Campaigners gathered at Sheffield’s Dore and Totley railway station as part of a day of protests against an avaerage 3.1 per cent rise in rail fares.
Activitists handed out leaflets and spoke to passengers who faced the rise despite a year of chaos on the railways and punctuality being at a 13-year low.
Sheffield Council’s deputy leader Coun Olivia Blake said commuters use the station to travel to and from Manchester.
She said: “I've spoken to commuters from Dore and Totley who commute to Manchester every day. They're rightly fed up of fare increases with unfair outcomes.
"We've seen the lowest punctuality in 13 years, but fares are increasing above inflation."
One in seven trains were delayed by at least five minutes in the past 12 months as a series of major issues have plagued the railway.
Passengers were warned to face further disruption throughout January as members of the RMT union remain locked in a bitter dispute over the role of guards.
The 3.1 per cent average fare rise is the second highest since January 2013.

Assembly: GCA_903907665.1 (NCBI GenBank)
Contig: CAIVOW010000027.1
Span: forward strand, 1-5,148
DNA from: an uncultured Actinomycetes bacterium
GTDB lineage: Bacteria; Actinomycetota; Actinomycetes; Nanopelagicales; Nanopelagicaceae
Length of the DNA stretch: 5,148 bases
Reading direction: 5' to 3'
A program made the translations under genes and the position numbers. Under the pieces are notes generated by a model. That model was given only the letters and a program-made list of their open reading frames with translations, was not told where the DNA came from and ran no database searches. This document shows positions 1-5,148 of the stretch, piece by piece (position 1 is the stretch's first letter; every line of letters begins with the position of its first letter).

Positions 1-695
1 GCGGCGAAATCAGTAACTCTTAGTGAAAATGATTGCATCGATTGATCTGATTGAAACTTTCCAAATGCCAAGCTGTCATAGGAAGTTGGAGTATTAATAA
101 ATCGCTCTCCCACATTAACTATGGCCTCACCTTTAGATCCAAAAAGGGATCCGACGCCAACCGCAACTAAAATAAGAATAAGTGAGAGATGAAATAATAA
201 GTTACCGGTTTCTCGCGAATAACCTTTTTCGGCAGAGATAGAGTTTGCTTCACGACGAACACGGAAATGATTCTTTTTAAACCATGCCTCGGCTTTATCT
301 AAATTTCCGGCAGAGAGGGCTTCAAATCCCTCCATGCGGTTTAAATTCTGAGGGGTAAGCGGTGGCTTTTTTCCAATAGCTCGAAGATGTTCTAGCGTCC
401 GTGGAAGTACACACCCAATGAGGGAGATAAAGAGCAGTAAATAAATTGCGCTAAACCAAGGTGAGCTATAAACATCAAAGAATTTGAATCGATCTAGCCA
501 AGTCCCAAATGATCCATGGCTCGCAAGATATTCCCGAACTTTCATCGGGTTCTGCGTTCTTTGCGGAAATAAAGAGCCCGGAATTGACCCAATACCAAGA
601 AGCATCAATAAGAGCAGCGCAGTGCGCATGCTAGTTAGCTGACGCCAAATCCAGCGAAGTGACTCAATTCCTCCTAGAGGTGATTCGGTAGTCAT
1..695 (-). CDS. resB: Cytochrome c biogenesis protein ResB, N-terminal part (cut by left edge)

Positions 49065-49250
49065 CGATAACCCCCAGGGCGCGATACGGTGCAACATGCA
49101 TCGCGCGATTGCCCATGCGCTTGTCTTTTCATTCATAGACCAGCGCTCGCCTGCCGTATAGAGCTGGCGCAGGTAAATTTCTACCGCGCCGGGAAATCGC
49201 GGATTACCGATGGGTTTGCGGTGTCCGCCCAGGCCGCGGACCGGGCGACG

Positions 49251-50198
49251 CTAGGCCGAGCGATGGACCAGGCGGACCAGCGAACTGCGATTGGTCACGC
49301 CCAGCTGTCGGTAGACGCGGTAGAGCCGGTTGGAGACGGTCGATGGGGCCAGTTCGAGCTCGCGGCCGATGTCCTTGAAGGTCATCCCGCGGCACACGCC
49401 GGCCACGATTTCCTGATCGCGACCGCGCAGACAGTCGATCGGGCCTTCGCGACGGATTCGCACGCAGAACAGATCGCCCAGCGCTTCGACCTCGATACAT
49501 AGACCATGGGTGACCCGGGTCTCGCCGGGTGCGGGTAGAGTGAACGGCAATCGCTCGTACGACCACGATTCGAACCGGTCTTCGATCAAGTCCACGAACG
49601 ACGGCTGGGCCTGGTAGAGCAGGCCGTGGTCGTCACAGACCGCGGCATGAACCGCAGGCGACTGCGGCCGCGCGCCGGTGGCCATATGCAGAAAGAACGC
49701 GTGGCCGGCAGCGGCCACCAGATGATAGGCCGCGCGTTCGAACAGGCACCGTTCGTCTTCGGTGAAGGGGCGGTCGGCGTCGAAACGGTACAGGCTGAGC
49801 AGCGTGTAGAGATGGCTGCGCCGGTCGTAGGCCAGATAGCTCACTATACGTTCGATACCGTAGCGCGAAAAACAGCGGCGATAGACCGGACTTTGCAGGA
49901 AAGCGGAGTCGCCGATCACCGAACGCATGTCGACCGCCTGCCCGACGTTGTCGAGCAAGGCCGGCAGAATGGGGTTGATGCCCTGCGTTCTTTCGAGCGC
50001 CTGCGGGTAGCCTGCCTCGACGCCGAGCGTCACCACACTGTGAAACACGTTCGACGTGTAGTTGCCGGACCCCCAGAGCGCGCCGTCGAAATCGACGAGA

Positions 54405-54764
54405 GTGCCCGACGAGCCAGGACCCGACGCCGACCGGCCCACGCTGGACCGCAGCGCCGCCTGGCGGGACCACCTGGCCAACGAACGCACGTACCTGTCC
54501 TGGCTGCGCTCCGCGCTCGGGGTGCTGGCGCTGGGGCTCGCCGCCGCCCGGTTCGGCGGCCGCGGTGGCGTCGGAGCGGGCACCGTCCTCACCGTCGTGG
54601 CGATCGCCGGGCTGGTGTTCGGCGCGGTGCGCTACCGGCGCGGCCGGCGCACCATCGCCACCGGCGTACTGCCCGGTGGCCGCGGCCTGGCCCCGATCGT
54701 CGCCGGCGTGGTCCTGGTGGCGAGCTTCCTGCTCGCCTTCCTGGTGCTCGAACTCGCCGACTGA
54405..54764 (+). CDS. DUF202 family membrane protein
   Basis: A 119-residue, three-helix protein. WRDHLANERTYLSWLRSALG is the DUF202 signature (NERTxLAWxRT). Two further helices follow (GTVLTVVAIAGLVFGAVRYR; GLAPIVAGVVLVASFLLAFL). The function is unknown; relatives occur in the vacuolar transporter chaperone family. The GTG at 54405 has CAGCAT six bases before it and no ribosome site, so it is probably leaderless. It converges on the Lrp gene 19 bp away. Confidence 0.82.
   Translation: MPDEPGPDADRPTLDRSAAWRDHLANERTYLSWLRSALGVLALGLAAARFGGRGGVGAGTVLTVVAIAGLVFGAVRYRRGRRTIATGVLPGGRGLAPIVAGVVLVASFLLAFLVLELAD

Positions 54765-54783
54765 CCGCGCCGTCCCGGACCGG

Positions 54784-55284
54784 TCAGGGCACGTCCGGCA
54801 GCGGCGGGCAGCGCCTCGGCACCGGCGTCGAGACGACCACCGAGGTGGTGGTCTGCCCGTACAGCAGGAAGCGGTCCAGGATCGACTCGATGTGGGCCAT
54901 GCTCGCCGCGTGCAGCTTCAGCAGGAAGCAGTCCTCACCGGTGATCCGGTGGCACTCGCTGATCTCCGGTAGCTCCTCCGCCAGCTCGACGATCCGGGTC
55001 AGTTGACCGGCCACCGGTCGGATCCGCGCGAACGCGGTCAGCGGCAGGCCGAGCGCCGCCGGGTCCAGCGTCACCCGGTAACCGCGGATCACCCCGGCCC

It means an annual season ticket from Sheffield to Leeds will now cost £2,620; to Manchester Piccadilly will cost £3,156 and from Sheffield to London will set commuters back a staggering £12,688.
Coun Blake, who has been selected as the Labour party candidate for the Sheffield Hallam constituency, added: “Last year, Northern passengers faced the disastrous roll-out of the new timetable – and the threat to remove guards and make journeys less safe still remains, showing the contempt that private rail operators show for their passengers.
"Labour will bring railways back into public ownership and provide the investment needed to provide a world-class rail network in the North of England."
Around 80 campaigners gathered at Sheffield railway station as many season tickets rose by more than £100 due to the annual price hike yesterday.
Members of the Sheffield Heeley Labour party, Sheffield Trades Union Council and the Green Party all protested against the rise.
Transport Secretary Chris Grayling marked the increase in fares by announcing that a new railcard to extend child fares to 16- and 17-year-olds will be available in time for the new academic year in September.
A railcard for 26- to 30-year-olds also went on sale on Wednesday.
Mr Grayling claimed the Government’s ‘record investment’ in the rail network will help passengers get the ‘frequent, affordable and reliable journeys they deserve’.
The Department for Transport has commissioned former British Airways chief executive Keith Williams to carry out a root and branch review of Britain’s railway, including fares.